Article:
Cord blood was obtained from 25 preterm (24–32 weeks gestation) and 25 term infants (37–42 wks gestation) delivered by Cesarean section for preeclampsia, abnormal fetal position, and previous sections; pregnancies with possible chorioamnionitis (maternal fever, uterine tenderness, and/or leukocytosis) were excluded. We also obtained plasma samples from 15 healthy adults. The study was approved by the local Institutional Review Board.
IL-8 was immunoprecipitated from plasma by using a murine monoclonal antibody (R&D, Minneapolis, MN) and sepharose-immobilized protein A/G (Pierce). To resolve the two isoforms of IL-8, we loaded 50 µg total protein per lane in 15% polyacrylamide gels.13 IL-8 was detected using a polyclonal goat anti-IL-8 antibody (R&D) and standard detection systems (Pierce, Rockford, IL).
Total IL-8 was measured by a commercially available kit (R&D; detects both [ala-IL-8]77 and [ser-IL-8]72). [ala-IL-8]77 ELISA has been described previously.19 Both assays have a 10–2000 pg/mL range.
We immobilized the aforementioned anti-IL-8 antibody in agarose columns (Seize immunoprecipitation kit, Pierce). Immunoprecipitation and elution recovered ≥70% of plasma IL-8.
Neutrophil chemotaxis to IL-8 purified from plasma samples was measured in microchemotaxis chambers (NeuroProbe, Gaithersburg, MD).20 Neutrophils from healthy adults were fluorescence-labeled by using Calcein AM (2 µM; Invitrogen, Carlsbad, CA).21 We used 0.1, 1, 10 and 100 ng/mL of recombinant [ala-IL-8]77 and [ser-IL-8]72 as standards (R&D). In some wells, we placed IL-8 after treatment with α-thrombin (20 nM, 30 min at 37°C; Sigma, St. Louis, MO).13 The number of cells that migrated through the filter in 1 hr was calculated by plotting the fluorescence signal in test wells on a standard curve generated from known numbers of labeled cells (485/545 nm).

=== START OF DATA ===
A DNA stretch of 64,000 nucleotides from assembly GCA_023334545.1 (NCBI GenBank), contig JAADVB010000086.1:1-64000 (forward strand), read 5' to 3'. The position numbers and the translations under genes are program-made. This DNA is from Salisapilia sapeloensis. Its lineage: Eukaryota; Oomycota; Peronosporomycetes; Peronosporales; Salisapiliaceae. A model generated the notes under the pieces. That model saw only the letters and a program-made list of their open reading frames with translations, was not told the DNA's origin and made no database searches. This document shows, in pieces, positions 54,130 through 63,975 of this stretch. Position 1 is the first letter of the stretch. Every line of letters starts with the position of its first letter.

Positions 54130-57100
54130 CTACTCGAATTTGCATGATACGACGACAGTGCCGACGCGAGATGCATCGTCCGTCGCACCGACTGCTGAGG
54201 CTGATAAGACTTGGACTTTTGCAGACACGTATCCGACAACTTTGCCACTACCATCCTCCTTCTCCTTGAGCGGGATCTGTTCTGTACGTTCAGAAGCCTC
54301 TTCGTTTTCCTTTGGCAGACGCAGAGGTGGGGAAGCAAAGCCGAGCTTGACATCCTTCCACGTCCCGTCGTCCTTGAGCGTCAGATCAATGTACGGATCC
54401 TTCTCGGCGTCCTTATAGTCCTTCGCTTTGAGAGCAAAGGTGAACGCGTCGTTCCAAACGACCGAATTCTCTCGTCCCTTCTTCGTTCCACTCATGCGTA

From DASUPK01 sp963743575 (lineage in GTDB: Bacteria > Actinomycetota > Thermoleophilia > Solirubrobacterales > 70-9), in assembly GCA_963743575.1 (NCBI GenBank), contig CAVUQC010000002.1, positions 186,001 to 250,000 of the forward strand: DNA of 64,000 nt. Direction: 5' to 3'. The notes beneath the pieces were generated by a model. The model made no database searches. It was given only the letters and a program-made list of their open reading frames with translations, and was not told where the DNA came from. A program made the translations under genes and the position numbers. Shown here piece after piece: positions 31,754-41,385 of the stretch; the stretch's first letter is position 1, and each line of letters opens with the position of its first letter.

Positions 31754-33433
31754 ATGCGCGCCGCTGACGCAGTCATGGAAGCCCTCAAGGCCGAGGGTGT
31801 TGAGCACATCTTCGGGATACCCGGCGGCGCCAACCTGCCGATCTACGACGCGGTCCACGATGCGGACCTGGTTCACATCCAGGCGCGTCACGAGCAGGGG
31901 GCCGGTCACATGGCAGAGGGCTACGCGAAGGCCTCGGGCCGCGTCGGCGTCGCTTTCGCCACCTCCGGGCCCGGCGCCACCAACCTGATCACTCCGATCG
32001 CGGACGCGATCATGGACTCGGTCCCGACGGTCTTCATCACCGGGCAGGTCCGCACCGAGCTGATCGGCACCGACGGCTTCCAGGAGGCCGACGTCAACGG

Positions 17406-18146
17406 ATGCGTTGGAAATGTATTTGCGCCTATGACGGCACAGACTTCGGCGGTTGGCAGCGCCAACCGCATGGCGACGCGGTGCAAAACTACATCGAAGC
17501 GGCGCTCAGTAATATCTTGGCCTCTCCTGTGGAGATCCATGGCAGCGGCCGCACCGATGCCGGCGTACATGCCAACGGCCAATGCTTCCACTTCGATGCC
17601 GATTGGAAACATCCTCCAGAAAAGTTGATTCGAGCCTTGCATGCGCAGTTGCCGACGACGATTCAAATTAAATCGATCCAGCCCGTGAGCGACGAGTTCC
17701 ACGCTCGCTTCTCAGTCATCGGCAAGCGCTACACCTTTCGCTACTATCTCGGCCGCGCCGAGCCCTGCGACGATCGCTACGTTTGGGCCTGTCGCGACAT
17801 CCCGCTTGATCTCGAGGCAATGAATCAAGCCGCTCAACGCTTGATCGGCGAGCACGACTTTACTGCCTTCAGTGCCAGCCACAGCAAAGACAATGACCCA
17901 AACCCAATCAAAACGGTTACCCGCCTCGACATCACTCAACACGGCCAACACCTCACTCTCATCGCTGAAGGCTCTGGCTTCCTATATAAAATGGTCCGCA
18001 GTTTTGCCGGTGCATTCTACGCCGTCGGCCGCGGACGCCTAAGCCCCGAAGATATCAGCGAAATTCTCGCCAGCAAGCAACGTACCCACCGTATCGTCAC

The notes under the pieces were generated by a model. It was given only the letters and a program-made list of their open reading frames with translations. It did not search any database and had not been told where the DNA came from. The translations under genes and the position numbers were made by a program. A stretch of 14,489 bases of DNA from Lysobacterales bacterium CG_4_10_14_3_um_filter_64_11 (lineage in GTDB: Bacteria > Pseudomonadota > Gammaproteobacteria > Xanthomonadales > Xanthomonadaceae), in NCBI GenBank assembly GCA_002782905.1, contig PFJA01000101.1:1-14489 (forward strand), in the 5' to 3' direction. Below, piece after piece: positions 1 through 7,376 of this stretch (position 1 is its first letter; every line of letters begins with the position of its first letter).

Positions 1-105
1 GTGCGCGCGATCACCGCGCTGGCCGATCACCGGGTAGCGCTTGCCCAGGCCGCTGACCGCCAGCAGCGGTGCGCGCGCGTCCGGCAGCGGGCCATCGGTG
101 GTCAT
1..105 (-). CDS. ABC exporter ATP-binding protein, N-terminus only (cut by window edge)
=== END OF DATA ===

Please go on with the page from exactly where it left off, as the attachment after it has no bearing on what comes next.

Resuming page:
[ala-IL-8]77 convertase activity of plasma was measured by incubating IL-8 purified from preterm infants in neonatal/adult plasma remaining after immunoprecipitation of IL-8 (37°C, 1 h). In some samples, we added antithrombin III (20 nM, Sigma) to inhibit thrombin and plasmin. Prothrombin and plasminogen concentrations were measured by ELISA (AssayPro, St. Charles, MO).
Porcine aortic endothelial cells (PAECs) and monocytes were harvested from mixed-breed porcine fetuses (80% gestation), neonates, and adult animals (n=3 each). The study was approved by the local Institutional Animal Care and Use Committee.